Jean-Pol Piron has a secret, but can’t help dropping tantalizing clues: he has commissioned a well-known sculptress – he won’t say who – to design a bathtub for his company’s 35th anniversary next year.
“It’s a genuine challenge,” says the founder and Managing Director of Aquamass, a leading manufacturer of designer baths. Piron says the sculptured tub will be an oeuvre d’art available in a limited edition of eight numbered pieces. Needless to say, owning one of them will cost a small fortune, but Piron is confident that there is a market among the world’s art collectors for such an object, and anyway it is something he says he has wanted to do for years.
Piron is the man reputed for taking the bath out of the bathroom, introducing the first free-standing bath in europe as well as introducing the concept of ‘wellness’ to Belgium.
Justifiably proud of being a self-made man, a graduate of the ‘university of life’, Piron left school and home at 15 and did “a bit of everything”, by turn disc-jockey, photographic assistant, scrap iron dealer, restaurant owner. A bad car accident in 1975 led to a spell of treatment at a thalassotherapy centre in Brittany; this, combined with a subsequent trip to California where Piron was introduced to the Jacuzzi, gave him the idea of combining water therapy with the joys of a having a relaxing bath, leading to the creation of Aquamass in 1978.
As do many businessmen, Piron complains that the past four years have been bad for business, but nevertheless has a turnover of €4 million with 20 people on the books and exports counting for 40 percent of the business. Just over half the business is based on design, the rest on wellness and hydro-massage. Aquamass enjoys a reputation both in Belgium and beyond its borders much bigger than the size of the company might suggest. Piron says he plans to export more and is toying with the idea of expanding to Brazil: “It’s the big country of tomorrow.”
Off the top of his head Piron estimates five thousand Aquamass baths are sold every year, retailing from €450 to €11.000 per tub, and if customers have difficulty finding what they’re looking for among the myriad of shapes, sizes, materials and finishes available, they can opt for custom-built. This year’s innovation is a bath or spa and bed combination.
When Aquamass was started, few people would have countenanced the idea of having a bath in the middle of the bedroom; these days people aspire to exactly that. Piron is a trend-setter, has the knack of anticipating a trend and says he acts on intuition, a kind of sixth sense that guides much of what he does – a by-product, he claims, of being selftaught which makes him greedy for information. “I travel a lot, I read a lot, I look, I listen, I keep in touch with people – it’s a blend of all that. And I work hard.”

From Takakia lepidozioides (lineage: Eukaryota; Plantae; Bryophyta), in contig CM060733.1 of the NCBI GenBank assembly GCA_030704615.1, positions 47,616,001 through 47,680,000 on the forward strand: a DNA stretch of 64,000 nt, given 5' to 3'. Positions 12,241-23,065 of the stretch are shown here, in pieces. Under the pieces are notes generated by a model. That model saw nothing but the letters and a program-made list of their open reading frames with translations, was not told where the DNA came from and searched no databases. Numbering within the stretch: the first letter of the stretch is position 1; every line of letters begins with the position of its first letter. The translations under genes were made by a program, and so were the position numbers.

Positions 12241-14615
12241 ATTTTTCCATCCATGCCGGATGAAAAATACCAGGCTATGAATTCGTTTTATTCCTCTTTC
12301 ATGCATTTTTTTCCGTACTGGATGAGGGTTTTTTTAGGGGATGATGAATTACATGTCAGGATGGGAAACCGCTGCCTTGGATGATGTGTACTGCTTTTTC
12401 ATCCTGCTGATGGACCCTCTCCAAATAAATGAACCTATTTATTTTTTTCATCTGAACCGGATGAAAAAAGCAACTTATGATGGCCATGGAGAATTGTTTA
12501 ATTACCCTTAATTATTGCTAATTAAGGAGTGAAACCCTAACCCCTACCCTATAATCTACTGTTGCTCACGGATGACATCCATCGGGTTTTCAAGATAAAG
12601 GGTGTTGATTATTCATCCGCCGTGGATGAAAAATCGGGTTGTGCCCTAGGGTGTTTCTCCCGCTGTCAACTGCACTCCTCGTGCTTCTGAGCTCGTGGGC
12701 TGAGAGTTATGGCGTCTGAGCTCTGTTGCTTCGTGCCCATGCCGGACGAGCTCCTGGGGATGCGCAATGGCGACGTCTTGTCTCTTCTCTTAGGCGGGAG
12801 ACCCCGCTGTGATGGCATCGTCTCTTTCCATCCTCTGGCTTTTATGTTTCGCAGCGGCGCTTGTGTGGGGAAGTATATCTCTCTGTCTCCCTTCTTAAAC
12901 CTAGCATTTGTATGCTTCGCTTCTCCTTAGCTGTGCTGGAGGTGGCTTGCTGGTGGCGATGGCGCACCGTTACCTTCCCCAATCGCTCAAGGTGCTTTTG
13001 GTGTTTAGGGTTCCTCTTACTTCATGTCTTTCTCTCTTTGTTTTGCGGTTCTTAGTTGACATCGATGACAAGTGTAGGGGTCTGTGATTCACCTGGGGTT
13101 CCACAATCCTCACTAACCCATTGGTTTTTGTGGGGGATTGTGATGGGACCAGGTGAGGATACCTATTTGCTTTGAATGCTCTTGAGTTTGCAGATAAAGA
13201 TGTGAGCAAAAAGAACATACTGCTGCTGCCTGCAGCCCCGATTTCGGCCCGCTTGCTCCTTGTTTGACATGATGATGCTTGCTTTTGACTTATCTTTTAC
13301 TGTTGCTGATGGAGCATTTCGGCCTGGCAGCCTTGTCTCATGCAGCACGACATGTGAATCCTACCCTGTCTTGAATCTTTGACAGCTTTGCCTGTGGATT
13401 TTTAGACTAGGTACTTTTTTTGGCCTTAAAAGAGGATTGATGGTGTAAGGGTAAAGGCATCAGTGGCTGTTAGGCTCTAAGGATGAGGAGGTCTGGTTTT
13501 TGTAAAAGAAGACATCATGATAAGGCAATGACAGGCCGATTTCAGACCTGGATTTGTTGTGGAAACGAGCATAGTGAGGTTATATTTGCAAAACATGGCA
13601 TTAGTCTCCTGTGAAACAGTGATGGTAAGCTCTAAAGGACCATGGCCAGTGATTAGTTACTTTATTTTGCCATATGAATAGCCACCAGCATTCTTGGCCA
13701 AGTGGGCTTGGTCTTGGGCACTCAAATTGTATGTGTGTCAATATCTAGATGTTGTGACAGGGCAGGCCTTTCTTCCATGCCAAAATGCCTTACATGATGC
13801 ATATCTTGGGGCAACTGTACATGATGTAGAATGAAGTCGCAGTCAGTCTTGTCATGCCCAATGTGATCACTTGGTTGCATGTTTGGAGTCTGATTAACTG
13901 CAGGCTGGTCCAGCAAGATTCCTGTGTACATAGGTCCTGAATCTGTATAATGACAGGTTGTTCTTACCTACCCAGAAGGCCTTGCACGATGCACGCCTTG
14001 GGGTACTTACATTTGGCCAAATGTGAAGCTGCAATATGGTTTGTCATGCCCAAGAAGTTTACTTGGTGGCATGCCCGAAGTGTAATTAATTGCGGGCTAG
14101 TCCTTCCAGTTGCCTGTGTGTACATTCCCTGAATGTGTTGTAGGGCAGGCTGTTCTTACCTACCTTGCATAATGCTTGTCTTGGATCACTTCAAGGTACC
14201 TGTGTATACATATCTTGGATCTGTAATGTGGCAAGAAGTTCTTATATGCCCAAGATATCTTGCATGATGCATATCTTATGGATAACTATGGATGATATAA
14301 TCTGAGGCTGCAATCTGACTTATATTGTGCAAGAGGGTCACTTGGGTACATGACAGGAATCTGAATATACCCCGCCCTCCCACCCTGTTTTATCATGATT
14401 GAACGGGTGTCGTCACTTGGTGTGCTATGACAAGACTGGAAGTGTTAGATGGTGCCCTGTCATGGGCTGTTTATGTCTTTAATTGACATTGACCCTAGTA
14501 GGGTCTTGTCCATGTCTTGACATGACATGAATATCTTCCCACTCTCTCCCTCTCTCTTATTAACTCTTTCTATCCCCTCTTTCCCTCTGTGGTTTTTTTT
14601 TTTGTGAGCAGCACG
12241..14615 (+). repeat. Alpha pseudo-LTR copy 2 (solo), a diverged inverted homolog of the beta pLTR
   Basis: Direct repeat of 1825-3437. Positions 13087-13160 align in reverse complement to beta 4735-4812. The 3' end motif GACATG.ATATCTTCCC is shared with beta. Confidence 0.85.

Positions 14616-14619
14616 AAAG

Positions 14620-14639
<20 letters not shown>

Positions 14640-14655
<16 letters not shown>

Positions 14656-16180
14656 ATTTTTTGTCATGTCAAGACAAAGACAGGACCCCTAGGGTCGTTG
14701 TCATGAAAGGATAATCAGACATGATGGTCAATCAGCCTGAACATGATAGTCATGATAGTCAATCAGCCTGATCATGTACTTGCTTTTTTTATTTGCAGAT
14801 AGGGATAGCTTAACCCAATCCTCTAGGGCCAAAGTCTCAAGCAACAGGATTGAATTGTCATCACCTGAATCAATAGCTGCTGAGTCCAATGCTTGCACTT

With a love of quality reflected in his products, Piron has a strong creative streak, and although he says he’s not a designer himself, he did design the first free-standing tub, an idea he came up with ten years ago when he felt his life and business were becoming a bit bland.
“I try to make products that people will use on a daily basis, and independently of that I work with designers.” But in his desire to make beautiful things, finding the right designers isn’t always easy. “Design is often too pure and hard. I always try to find one who hasn’t made a bath before; I give them the ideas in terms of the material to use and the dimensions.” The likes of Olivier Lapidus and Xavier Lust are among those who have put their names to Aquamass baths.
Piron’s passion for quality led to his involvement with Brussels Exclusive Labels, the rejuvenated Chamber of High Commerce founded in 1937, of which he has been president for the past four years, using his business acumen to give the organization structure and link its members. With such luminaries as Delvaux, Marcolini and Carine Gilson entitled to display the coveted symbol that denotes quality, Piron says its members include the best craftsmen in Brussels, although he bemoans “not many artisans are left”.
Energetic and young at heart, 60-year-old Piron says he has no plans to retire “I love working, I’m lucky enough to enjoy good health.” A believer in being in the right place at the right time which he says contributed in some measure to his own success, he says he has no regrets and wishes everyone could have had the rich life that he has enjoyed – a richness, he hastens to add, that has nothing to do with money. “Money helps you advance,” he says. “But I never worked for money. My real wealth is my freedom, and the freedom to work.”